When it comes to Halloween, nothing can compare to a good Stephen King adaption.
As a lifelong horror fan, some of my happiest teenage memories are curling up with a King page-turner on a crisp autumn evening, suddenly transported to the leafy cemeteries and snowbound hotels of Maine.
When King’s distinctively dark world is successfully adapted for the screen – and this has often proved tricky – genuine black magic happens.
We Stephen King fans are being well and truly spoiled this year, with some notably terrifying adaptions including mega-hit It, and the excruciatingly tense Gerald’s Game.
Now it seems we’re getting an extra Halloween treat – new horror drama 1922 will be hitting your Netflix account 20 October and looks set to add to your already abundant list of 2017 phobias, (clowns, dogs, handcuffs, hands etc…).
This creepy yarn is adapted from one of the four tales of King’s short story collection Full Dark, No Stars, published back in 2010.
You can watch the blood-curdling trailer below:
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Adapted by writer-director Zak Hilditch, the film stars Thomas Jane, in a much praised performance as murderous and eventually haunted Nebraskan farmer, Wilfred James.
Set deep within the haunting cornfields of Wilfred’s beloved farmland, we see him murder his wife Arlette, (Molly Parker), after she wants to leave to raise their 14-year-old son Henry (played by Dylan Schmid) in the city – which Wilfred appears to have a strong revulsion for.
Grosser still, Wilfred uses his fatherly authority to convince Henry to help assist him with the killing, using the boy’s burgeoning romance with a local girl as a way to persuade him they need to stay on the farm at all costs.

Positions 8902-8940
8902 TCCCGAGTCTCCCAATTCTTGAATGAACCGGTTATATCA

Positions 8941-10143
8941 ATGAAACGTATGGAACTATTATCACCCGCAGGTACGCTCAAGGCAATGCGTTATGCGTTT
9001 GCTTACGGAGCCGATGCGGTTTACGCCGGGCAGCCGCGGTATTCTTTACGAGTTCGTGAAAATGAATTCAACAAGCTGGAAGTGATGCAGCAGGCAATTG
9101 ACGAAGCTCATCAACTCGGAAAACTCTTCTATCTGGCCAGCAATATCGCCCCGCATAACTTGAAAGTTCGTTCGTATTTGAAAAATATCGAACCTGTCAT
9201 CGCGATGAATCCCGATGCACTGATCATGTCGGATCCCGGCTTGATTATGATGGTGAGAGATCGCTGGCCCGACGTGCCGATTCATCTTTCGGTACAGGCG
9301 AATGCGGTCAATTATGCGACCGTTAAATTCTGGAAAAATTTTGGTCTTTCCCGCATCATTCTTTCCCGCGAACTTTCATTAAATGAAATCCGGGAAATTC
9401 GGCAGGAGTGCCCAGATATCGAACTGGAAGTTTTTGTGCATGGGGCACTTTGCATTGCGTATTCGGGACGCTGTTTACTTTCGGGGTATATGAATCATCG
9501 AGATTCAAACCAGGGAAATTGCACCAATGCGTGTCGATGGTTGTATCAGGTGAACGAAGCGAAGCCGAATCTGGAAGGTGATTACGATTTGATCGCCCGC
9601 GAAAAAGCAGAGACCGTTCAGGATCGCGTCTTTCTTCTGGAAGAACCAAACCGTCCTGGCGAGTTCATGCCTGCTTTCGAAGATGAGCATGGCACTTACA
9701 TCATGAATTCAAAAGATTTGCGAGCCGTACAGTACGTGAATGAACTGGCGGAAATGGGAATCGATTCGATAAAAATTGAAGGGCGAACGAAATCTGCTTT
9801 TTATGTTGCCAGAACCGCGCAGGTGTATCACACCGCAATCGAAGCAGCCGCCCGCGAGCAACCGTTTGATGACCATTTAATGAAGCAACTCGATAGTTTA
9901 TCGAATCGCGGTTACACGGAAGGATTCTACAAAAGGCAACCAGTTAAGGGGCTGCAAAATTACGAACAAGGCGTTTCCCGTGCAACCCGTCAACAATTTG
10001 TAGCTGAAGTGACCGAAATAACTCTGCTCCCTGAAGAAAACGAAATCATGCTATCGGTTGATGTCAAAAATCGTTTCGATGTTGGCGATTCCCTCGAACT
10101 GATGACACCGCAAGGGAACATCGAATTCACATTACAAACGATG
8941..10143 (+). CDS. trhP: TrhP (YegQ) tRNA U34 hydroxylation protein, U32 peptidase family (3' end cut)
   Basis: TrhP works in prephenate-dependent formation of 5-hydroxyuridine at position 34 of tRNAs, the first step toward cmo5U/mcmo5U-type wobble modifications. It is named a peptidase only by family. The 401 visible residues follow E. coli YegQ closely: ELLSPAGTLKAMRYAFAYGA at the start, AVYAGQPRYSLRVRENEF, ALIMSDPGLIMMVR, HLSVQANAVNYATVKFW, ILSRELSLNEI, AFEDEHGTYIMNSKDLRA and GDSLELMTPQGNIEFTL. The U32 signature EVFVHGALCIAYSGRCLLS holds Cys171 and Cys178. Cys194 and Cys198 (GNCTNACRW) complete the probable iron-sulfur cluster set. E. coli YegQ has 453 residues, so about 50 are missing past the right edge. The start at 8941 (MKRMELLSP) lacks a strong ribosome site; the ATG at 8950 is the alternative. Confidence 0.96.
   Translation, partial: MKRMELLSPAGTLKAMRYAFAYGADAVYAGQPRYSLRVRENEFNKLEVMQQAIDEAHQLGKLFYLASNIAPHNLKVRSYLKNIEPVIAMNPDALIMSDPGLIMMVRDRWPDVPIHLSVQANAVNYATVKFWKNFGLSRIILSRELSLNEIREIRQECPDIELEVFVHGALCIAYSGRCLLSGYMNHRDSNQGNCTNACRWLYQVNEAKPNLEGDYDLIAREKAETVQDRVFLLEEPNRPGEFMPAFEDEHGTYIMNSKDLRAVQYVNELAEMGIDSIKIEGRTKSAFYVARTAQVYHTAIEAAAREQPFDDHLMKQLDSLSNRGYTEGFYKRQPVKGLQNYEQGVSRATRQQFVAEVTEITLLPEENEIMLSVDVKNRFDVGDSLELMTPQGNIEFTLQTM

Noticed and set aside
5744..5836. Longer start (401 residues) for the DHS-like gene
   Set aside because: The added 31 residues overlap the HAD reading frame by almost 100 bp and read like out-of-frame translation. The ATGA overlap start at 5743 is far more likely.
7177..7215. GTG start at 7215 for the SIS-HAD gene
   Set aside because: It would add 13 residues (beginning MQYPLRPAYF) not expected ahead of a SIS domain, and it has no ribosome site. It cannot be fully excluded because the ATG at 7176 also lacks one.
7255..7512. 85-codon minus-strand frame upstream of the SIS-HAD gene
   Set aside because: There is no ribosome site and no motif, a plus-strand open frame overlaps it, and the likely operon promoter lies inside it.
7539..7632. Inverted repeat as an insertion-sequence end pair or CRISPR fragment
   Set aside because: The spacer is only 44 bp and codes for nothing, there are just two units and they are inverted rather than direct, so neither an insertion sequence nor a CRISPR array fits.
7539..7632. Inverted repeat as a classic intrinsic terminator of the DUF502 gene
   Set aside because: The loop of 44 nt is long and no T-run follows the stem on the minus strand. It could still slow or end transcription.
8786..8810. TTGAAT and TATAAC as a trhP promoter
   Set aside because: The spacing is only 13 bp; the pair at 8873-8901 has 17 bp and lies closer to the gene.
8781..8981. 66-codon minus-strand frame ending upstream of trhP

As chilling as this sounds, it’s only after the murder things get genuinely hell-ish – much like many of the classic King tales, this story blends some seriously twisted family dynamics with the supernatural.
If you’ve aversions to flesh eating rats or vengeful, decomposing corpses then caution is strongly advised – Wilfred’s appalling crime refuses to stay buried in the well where he left his wife’s body.
With plenty of nods to Edgar Allan Poe’s short story The Tell Tale Heart, this film shows Wilfred’s guilt manifest itself in a number of gruesome and heart-stopping ways.
Expect brutally disturbing imagery, ghostly apparitions and plenty of jump scares, as Wilfred’s shame begins to gnaw away at his humanity.
— Daenerys Blackfyre (@DanyBlackfyre) October 17, 2017
— dreameggs (@dreameggsfc) October 15, 2017
Fans are seemingly excited, even more so with the news critics are already praising the grimly spooky film for it’s solid acting and atmospheric storytelling.
Tasha Robinson from The Verge says:
It’s a reminder that King’s biggest strengths lie in his unparalleled ability to build tension, create atmosphere and tell a direct and brutal story, not in his ability to launch profitable many-branched franchises.
Will you be adding the ghoulishly good 1922 to your Halloween watch list?
Make sure to keep the lights on. Oh and keep away from any rat-infested wells…
Jules studied English Literature with Creative Writing at Lancaster University before earning her masters in International Relations at Leiden University in The Netherlands (Hoi!). She then trained as a journalist through News Associates in Manchester. Jules has previously worked as a mental health blogger, copywriter and freelancer for various publications.